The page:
Five reasons to read this book before you see the film
Here are five reasons to read S.J. Watson’s thriller Before I Go To Sleep before you see the film (due for release in October).
1. The structure of the novel works so well!
Given this book is from the perspective of Christine, a woman with some serious memory issues (think Drew Barrymore in 50 First Dates but much, much creepier), the fact that the structure of Before I Go To Sleep works so well is actually quite impressive. S.J. Watson has crafted a literary thriller of the highest order here. The plot grabs your attention from the opening pages and twists and turns in a delectable manner throughout, as Christine attempts to make sense of her life.
2. There’s lot of interesting observations made about what it might be like to wake up one day and be 20 years older than the day before.
This is such a fascinating theme throughout the book and, much like the structure, something that I think will be difficult to translate to the screen – especially given the way films tend to distort female bodies. Without being able to remember ageing, Christine is at odds with her appearance as a middle-aged woman and Watson does a good job of making her anxieties around this contradiction believable without being melodramatic, and adds a nice human touch to this psychological thriller.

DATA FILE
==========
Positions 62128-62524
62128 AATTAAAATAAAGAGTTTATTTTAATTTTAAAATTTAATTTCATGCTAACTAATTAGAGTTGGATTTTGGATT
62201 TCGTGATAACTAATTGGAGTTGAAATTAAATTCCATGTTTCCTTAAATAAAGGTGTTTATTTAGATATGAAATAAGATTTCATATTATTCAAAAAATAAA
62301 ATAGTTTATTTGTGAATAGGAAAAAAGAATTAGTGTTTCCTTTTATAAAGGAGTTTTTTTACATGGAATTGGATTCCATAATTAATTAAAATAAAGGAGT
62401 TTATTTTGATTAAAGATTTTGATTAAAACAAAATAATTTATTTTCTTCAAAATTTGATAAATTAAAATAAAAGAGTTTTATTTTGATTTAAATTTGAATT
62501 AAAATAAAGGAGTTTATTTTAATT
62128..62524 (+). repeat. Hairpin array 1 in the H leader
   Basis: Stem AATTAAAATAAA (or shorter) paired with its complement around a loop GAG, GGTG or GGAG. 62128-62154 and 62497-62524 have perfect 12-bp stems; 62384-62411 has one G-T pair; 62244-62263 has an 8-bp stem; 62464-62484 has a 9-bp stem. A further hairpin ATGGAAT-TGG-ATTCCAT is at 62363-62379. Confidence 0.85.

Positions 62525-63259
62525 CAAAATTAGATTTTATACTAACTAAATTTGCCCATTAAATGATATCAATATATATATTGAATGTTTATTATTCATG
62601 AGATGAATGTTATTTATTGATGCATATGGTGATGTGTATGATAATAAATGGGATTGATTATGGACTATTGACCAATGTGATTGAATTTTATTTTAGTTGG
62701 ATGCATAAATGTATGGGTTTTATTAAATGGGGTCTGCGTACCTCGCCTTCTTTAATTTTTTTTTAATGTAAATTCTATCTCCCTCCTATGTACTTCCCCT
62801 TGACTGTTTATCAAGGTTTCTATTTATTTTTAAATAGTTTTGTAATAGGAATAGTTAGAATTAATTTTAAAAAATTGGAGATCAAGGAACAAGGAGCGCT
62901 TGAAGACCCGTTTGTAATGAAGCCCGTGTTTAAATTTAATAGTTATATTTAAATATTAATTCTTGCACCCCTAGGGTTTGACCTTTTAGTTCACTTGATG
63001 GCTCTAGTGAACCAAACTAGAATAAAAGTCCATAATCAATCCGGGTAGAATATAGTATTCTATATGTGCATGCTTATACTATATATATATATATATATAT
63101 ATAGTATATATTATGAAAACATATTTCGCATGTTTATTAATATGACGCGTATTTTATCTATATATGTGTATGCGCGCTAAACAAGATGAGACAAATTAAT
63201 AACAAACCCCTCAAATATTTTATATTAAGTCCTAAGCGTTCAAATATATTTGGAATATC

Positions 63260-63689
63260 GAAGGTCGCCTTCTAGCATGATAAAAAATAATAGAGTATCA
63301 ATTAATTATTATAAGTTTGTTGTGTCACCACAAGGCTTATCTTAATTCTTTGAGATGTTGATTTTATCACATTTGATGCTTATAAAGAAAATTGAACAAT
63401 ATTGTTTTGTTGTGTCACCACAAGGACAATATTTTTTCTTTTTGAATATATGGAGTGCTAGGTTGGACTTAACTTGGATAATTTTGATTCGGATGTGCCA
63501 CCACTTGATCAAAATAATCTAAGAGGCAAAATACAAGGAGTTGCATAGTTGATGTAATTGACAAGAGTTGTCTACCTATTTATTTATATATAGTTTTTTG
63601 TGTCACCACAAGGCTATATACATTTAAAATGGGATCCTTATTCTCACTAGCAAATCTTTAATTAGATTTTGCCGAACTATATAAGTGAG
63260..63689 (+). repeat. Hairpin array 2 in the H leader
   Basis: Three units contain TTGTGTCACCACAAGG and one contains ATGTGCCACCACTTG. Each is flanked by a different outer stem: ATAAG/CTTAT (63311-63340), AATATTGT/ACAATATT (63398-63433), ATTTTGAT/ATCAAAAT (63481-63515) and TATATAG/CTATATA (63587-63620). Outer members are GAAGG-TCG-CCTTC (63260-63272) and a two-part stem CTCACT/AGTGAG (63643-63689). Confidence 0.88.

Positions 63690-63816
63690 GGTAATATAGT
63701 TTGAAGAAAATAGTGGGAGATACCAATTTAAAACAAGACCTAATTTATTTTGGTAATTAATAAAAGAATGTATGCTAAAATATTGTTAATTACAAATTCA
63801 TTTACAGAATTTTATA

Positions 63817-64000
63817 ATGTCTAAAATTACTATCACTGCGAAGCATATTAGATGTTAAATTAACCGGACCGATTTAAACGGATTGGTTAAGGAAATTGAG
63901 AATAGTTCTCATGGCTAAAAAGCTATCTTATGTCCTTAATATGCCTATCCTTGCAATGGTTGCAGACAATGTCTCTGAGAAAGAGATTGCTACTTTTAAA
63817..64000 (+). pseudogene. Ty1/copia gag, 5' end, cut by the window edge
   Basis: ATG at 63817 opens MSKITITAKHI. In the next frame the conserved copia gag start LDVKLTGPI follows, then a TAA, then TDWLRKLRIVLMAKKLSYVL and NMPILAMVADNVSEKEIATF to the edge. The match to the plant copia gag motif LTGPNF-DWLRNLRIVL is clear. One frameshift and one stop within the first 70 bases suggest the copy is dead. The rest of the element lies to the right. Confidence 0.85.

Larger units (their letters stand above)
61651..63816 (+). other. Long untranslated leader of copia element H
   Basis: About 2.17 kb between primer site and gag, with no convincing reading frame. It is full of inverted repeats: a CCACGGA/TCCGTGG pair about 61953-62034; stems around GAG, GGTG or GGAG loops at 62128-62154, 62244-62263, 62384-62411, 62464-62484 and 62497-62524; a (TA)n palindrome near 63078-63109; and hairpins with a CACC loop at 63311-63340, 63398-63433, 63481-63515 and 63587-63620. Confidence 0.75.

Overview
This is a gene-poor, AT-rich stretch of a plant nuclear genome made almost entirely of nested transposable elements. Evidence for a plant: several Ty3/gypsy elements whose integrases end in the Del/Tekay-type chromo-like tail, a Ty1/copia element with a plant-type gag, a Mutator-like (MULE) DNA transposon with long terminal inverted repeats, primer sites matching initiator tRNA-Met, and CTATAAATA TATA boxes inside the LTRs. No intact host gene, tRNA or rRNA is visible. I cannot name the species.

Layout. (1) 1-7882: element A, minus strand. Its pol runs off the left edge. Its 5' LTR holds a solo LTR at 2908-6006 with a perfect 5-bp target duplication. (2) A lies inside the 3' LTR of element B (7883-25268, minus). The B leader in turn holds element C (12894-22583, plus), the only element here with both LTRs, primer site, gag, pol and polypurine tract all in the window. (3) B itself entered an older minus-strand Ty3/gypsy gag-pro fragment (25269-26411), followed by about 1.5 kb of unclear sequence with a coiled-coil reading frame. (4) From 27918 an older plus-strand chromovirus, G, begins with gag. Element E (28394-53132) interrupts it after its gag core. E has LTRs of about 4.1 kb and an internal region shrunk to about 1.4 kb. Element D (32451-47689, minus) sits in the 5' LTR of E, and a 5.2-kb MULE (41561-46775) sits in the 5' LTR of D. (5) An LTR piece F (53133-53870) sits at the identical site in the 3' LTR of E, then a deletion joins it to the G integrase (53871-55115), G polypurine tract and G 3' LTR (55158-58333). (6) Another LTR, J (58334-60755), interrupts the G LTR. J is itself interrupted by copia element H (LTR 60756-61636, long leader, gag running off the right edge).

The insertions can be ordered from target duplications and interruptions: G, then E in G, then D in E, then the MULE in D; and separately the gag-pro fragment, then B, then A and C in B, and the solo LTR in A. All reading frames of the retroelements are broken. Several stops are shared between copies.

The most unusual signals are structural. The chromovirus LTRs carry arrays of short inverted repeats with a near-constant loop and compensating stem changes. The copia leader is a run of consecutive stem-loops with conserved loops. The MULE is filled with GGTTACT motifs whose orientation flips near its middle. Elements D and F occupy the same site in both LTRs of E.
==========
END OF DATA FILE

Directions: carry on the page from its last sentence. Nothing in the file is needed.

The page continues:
3. You won’t have to imagine Nicole Kidman or Colin Firth as Christine and Ben.
You know how after seeing the film version of a book it become impossible to ever separate the actors from the characters? Even when you really, really want to… (Daniel Radcliffe is not Harry Potter. Daniel Radcliffe is not Harry Potter.) Imagine how much more this inextricability is enhanced when you see the film before reading the book. Happily, this does not have to be your fate.
Unless you do want to imagine Christine and Ben as Nicole and Colin, of course.
4. The book may help you have an existential crisis.
Without her memories, Christine struggles to own her ‘self’, to be the person she’s supposed to me, or at least the person her husband says she is. Her struggles here are perfect fodder to aid you into digging your own existential wormhole. Do you really even exist without other people? Are you actually funny, or only in relation to her?
For example: We’re constantly changing facts, rewriting history to make things easier, to make them fit in with our preferred version of events. We do it automatically. We invent memories. Without thinking. If we tell ourselves something happened often enough we start to believe it, and then we can actually remember it.
5. So you can feel superior to those who haven’t read the book.
Ultimately though, the most important reason for reading any book before you see the film is so you can laud it over those who haven’t.